In 1987, to commemorate its 50th anniversary, The Public Opinion Quarterly asked 16 well-known scholars and survey practitioners to offer their visions of the future of public opinion research. In his response, Harold Mendelsohn described how ". . . the eventual 'computerizing' of the American home undoubtedly will contribute significantly to the speed, accuracy, and economy with which data will be gathered, analyzed, and readied for dissemination." James Beniger wrote that "a host of new technologies will . . . make possible the real-time mass monitoring of individual behavior . . . Survey research will increasingly give way to more direct measures of behavior made possible by new computer-based technologies." In a particularly chilling vision, and perhaps somewhat tongue-in-cheek, Robert Worcester described how ". . . market researchers are close to their tactical ideal, the comprehensively wired micro model of segmented household 'norms' which can be conceptualized, pressurized, test marketed to, weighted (up and down), copy tested, product tested, studied, and, yes, manipulated by cables, satellites, and sensors (worn in rings, necklaces, earrings, or even—shades of George Orwell—implanted!)."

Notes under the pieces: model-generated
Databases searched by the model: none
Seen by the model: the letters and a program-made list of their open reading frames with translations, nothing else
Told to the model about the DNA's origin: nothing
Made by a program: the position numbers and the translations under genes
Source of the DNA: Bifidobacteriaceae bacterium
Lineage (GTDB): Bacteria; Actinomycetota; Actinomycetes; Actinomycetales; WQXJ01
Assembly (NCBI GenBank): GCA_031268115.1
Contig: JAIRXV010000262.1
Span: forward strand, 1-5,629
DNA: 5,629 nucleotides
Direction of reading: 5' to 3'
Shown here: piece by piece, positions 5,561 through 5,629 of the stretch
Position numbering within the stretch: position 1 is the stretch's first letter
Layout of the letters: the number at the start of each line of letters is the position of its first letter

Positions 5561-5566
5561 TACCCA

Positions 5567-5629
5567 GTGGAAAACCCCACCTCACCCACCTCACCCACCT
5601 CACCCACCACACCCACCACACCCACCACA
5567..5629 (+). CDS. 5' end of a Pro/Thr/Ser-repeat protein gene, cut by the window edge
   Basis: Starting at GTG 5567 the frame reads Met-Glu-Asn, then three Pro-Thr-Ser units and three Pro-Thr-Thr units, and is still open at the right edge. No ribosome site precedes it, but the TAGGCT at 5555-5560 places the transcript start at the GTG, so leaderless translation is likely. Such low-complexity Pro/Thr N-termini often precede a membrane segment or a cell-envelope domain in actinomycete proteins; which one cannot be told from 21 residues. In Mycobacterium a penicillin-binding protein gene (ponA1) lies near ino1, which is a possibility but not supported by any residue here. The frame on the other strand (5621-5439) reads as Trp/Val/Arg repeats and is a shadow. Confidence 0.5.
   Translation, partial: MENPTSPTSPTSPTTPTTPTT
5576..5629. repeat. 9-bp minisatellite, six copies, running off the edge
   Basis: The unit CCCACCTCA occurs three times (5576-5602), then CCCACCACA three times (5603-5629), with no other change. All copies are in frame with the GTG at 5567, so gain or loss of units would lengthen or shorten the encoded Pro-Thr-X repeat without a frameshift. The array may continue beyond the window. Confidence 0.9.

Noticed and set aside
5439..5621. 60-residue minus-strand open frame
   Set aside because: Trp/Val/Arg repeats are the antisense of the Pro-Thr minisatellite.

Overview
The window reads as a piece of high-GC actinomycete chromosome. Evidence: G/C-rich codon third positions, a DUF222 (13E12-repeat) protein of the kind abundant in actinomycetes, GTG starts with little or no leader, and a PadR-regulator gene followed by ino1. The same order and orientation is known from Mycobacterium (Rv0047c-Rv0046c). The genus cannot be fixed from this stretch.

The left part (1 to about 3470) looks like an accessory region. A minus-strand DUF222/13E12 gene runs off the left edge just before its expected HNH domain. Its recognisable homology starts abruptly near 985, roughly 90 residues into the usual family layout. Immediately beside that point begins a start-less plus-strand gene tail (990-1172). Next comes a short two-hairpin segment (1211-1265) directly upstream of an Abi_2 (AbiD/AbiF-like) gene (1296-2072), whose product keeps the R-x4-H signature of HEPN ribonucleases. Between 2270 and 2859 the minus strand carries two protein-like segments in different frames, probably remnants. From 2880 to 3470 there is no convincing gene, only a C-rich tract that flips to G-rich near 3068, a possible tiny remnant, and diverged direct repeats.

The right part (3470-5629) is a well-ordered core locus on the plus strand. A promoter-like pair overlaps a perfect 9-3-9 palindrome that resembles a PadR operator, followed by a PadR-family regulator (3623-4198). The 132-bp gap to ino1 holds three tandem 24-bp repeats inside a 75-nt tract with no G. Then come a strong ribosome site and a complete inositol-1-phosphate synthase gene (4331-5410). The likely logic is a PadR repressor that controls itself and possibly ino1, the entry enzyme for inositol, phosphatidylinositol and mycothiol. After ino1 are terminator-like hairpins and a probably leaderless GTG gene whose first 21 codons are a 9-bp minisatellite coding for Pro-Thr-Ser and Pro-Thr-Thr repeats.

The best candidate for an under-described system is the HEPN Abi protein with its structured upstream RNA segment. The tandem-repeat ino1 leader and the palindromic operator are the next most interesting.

In the interest of full disclosure I should note that the preceding paragraph is copped from a chapter I wrote for a book back in 1998. I was reminded of it when I saw a report on a study that tracked people's movement using their cell phones. And it did so without their knowledge. Putting aside for the moment the likelihood that this is illegal in the US, the possibilities for research and for marketing are immense. Equally immense are the implications for privacy. More and more this is the tension that we as researchers and society at large are going to have to deal with. This is a huge challenge to our industry and frankly, it's hard to be optimistic about how it is likely to turn out.